Spain, among the countries in the world with the greatest freedom of education
Do Spanish teachers have freedom when teaching your students? According to the 2016 Teaching Index of the OIDL NGO, our country is ranked number 10 out of a total of 136 countries that represent 94 percent of the world's population. The organization has taken into account the public financing of private education, the possibility of creating and managing non-governmental schools, the net rate of schooling and schooling in the private-agreed system.
In this ranking Spain has achieved the tenth position with a total of 281 points. The first country, on the other hand, is Ireland with 398 points; followed by Noriega (353), Belgium (352), Malta (326), Denmark (312), United Kingdom (305), Chile (303), Finland (301) and Slovakia (298). This is the first time that this organization, which has consultative status with the UN, Unesco and the Council of Europe, has developed this classification in collaboration with the Novae Terrae Foundation.
Education in Spain
This NGO argues that in Spain "the debate on the financing of non-governmental schools is very politicized", although it emphasizes that it is an "effective practice" the cession of public spaces (floors) for the construction of private-concerted centers by the autonomous communities.
The report indicates that in Spain the enrollment rate in Primary is 98 percent and that in Private-arranged educational centers with respect to the total is 33 percent. It also indicates that public spending on education is 9.2 percent, which, in relation to GDP, represents 4.4 percent.
Spain has achieved its good score in the ranking thanks to the fact that the country has ratified the International Covenant on Economic, Social and Cultural Rights of the United Nations and the Convention against discrimination in education.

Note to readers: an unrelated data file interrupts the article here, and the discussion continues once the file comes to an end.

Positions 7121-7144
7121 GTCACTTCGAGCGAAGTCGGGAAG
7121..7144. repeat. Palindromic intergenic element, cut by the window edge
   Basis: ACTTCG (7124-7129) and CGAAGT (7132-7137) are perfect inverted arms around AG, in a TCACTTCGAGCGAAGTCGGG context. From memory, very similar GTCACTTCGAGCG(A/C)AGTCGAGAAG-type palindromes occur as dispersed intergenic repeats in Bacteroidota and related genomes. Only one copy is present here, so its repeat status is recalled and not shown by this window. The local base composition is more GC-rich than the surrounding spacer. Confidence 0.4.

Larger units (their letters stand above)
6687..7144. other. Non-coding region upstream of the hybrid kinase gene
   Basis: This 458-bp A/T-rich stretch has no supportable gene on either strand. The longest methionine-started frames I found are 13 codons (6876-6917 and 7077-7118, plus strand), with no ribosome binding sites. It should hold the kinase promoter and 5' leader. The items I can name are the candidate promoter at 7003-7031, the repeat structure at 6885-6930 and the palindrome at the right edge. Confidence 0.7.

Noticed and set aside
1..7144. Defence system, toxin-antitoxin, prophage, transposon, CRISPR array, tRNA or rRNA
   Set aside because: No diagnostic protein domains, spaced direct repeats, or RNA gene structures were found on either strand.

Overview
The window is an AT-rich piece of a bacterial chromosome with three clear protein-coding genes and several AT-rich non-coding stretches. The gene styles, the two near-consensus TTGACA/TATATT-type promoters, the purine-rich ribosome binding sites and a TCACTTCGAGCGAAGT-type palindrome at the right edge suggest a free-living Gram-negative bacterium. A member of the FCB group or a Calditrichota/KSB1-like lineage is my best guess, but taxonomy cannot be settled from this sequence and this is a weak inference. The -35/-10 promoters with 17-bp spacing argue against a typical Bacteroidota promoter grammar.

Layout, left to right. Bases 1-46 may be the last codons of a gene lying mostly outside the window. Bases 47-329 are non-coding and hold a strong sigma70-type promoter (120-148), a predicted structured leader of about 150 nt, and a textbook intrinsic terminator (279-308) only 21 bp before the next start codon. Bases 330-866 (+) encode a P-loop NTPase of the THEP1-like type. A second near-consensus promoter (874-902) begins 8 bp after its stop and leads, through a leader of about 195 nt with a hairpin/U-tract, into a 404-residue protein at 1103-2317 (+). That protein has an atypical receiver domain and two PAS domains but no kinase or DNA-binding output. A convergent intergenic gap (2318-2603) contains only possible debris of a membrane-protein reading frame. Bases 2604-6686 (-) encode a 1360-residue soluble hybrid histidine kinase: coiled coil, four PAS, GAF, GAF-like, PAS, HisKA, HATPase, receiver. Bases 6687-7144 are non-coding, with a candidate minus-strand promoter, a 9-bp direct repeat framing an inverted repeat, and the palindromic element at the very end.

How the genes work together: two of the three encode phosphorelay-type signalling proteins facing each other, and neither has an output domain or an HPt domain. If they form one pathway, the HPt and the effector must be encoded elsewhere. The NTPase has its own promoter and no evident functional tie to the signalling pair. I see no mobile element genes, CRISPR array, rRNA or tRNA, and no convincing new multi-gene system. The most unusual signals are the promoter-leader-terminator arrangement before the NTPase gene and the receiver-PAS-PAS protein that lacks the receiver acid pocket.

Improvements in education in Spain
Despite the good results, much remains to be improved. The report mentions that schools can be created and managed outside the public network in the country, but also warns that home education is not allowed ('home-schooling), since all children between six and 16 have to be in school. In this sense, the authors of the study defend the legalization of this practice as a "Good indicator of the trust of the State in the parents and in the civil society".
On the financing with public money of private educational centers, the report says that it depends on the autonomous community and that all the costs of schooling of the students enrolled in this system are not covered. In this sense, he explains that the current Spanish law, the Lomce, allows the cession of public land for the construction of charter schools.
The report, which makes a detailed study of Spanish educational system, confirms the debate that exists in the country about education concerted by the almost majority presence of Catholic centers. Of course, the authors show that this debate is "non-existent" in Northern Europe, except in Sweden.
This division between the North and the South of the continent is not only observed in the debate between public centers and private-funded centers. It also occurs in the field of education differentiated by sex.
Angela R. Bonachera